With cases of COVID-19 rising across the country, Thanksgiving and the other upcoming holidays will look very different, and likely much smaller, this year. It might not feel like the holidays to you unless all of your closest relatives are gathered around your dining room table. However, health experts recommend celebrating holidays differently during the pandemic.
Traditional holiday celebrations – with everyone kissing hello, enjoying appetizers from shared plates, and crowding around the TV to watch the game before a buffet dinner – may encourage the spread of the novel coronavirus (COVID-19). But no fear, you can still have meaningful celebrations this year, even if you can modify your usual plans. During Thanksgiving, Christmas, Hanukkah, or Kwanzaa, honor precautions over tradition to keep your loved ones safe, especially if some of your familiar guests are older or have underlying health conditions. You will not regret it.
Keep celebrations small. Limit your guest list to people in your household and your COVID bubble. If you want to invite other people, see if everyone will agree to self-quarantine at home for 14 days beforehand to limit the spread of COVID-19. For a quarantine to be most effective, guests should be able to drive to your home without stopping for meals or extended bathroom breaks. (Flying would likely negate a quarantine.) And as usual, anyone who is sick or has been in close contact with someone who has tested positive for COVID-19 or is awaiting COVID-19 test results should stay home.
Some other considerations:
- Indoor gatherings generally pose more risk than outdoor groups. Indoor gatherings with poor ventilation pose more risk than those with adequate ventilation, such as open windows or doors. If weather permitting, choose an outdoor venue, like your backyard.
- Keep the guest list short and with your COVID bubble.
- The duration of the gathering.Gatherings that last longer pose more risk than shorter groups. Keep your dinner length shorter than prior years.
- Skip the hugs, kisses, and handshakes. An alternative is a fist and elbow bump. It may sound corny, but these alternative greetings have far less exposure.
- Have everyone wear masks when they aren’t eating.
- Keep people from separate households at least 6 feet apart.
- Keep your windows and doors open to increase air circulation.
- Encourage your guests to wash their hands often.
- Put paper towels near your sinks, so people don’t dry their hands on a shared towel.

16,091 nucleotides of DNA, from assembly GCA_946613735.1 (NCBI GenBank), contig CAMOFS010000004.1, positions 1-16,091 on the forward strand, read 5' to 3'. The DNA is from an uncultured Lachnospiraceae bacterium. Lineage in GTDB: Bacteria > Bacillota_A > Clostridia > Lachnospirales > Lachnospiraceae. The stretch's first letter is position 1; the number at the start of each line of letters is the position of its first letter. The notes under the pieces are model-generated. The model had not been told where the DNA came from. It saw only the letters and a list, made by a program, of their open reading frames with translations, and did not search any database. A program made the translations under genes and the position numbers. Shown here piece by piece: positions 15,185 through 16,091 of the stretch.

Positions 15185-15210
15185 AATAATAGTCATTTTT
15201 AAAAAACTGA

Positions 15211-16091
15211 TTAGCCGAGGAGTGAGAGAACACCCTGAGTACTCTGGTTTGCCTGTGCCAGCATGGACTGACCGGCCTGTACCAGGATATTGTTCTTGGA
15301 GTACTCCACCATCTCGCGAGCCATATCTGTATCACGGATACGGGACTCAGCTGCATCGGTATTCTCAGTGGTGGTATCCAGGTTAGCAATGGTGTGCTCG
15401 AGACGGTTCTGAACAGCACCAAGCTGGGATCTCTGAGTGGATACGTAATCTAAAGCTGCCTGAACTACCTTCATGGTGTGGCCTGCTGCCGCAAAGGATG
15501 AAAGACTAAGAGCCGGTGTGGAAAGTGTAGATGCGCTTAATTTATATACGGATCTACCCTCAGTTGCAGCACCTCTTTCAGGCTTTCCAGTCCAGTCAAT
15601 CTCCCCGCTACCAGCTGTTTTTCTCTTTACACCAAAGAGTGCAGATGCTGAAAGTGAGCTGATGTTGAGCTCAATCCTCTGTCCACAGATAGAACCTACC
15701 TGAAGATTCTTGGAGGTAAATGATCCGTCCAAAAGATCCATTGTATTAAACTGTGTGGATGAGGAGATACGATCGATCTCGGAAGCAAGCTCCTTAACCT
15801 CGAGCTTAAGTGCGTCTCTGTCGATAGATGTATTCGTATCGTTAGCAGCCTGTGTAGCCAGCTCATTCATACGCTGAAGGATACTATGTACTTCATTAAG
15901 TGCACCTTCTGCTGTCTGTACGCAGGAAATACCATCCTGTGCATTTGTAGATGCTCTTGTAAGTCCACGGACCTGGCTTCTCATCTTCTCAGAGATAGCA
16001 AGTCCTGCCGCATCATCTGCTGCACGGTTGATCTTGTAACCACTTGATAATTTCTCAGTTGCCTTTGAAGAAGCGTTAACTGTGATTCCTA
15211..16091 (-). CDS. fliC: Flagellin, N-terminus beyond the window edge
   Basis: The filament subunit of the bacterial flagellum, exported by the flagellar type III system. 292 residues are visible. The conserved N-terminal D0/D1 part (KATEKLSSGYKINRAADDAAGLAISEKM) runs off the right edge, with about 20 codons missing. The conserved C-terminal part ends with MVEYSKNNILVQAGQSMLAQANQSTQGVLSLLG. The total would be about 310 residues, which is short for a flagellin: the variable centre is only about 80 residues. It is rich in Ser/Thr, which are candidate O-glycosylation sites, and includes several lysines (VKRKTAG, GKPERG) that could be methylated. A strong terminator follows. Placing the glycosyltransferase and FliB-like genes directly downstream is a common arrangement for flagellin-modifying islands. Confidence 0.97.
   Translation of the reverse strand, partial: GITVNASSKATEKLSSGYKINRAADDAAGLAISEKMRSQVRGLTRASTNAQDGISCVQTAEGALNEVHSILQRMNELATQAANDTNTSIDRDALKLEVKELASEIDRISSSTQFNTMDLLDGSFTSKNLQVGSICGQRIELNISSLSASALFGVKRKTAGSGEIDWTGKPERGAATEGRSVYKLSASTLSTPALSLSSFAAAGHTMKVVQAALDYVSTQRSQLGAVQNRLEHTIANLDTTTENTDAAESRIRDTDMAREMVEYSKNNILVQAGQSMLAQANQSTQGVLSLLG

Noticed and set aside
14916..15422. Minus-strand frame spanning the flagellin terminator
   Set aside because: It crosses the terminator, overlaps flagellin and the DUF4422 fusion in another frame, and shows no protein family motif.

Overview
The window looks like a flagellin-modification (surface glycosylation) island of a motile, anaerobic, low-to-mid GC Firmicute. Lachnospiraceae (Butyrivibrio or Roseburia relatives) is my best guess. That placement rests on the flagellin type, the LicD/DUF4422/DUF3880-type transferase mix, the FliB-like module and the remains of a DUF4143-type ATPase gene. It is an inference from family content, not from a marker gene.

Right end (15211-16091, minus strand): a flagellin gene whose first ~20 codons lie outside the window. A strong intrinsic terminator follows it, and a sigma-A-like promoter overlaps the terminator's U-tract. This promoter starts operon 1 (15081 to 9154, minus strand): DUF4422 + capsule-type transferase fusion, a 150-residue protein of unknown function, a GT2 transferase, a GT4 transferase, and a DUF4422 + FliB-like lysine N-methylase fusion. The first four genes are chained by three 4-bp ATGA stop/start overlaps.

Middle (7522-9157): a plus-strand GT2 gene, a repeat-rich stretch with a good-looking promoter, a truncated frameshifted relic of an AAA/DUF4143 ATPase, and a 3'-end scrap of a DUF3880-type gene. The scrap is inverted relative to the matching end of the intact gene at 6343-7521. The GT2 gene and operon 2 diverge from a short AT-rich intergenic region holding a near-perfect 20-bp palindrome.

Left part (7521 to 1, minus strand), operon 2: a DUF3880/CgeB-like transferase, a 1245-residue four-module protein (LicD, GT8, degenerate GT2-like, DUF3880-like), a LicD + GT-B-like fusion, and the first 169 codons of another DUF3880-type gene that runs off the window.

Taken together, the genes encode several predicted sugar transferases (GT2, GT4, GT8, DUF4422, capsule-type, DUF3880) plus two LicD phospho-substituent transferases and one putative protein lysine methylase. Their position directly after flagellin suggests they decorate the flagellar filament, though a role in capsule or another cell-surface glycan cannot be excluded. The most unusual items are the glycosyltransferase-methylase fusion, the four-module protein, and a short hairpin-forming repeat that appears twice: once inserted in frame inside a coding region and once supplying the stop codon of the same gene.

- Stagger seating to keep separate households 6 feet apart during dinner, or have staggered eating times.
- Appoint one person to place food on everyone’s plate so people don’t touch shared utensils.
- Consider using disposable plates, flatware, napkins, and tablecloths.
- Consider an alcohol-free event since drinking lowers inhibitions. Maybe make a fun mocktail as a substitute.
- If you are the host, be sure to give your space a deep clean to prevent any chance of germs. That can be done by a local service like Rain City Maids to take one thing off your to-do list.
- Community levels of COVID-19 – Higher levels of COVID-19 cases and community spread in the gathering location and where attendees are coming from increase the risk of infection and spread among attendees. Family and friends should consider the number and rate of COVID-19 cases in their community and the city where they plan to celebrate when considering whether to host or attend a holiday celebration. Information on the number of cases in your area can be found on the area’s health department website.
- The locations attendees are traveling from. Gatherings with attendees traveling from different places pose a higher risk than gatherings with attendees who live in the same area. Keep distance from those from places with higher levels of COVID-19.
- Evaluate the daily behaviors of attendees before the gathering. Gatherings with attendees who are not adhering to social distancing (staying at least 6 feet apart), mask-wearing, hand washing, and other prevention behaviors pose more risk than gatherings with attendees who are engaging in these preventative behaviors.
Another approach is to have a virtual holiday gathering. Here are a couple of steps to plan a great virtual experience.
- Set up a virtual party space on one of the many platforms.
- Zoom is around $14.99 for up to 100 guests.
- Google Hangouts is free for up to 10 guests.
- Houseparty is free for up to 8 people.
- FaceTime (for iPhone and iMac users) is free for up to 32 people.
- Group Video Chat on Facebook Messenger - free for up to 50 people.
- Have everyone place their laptops on the table so that you can talk while eating a holiday meal
- Share recipes ahead of time so that everyone can eat the same food in different places, or if you are somewhat local to one another, have someone prepare all the food and people to pick up or drop off; that would be great as well.
- Honor your usual traditions if you can, like having each person say what they’re thankful for
- If you are tech-savvy, you can connect your laptop to the TV and dine on the couch to get a broader view of everyone.
This year has been challenging; with the ongoing pandemic and other issues, it is now more important to still engage with loved ones. You can still share the love and traditions with some modifications, which is why we thought you could use a guide on how to celebrate holidays during the pandemic. You will not regret the changes if that means everyone in your circle stays and feels safe.
Happy Holidays from the Rain City Maids family!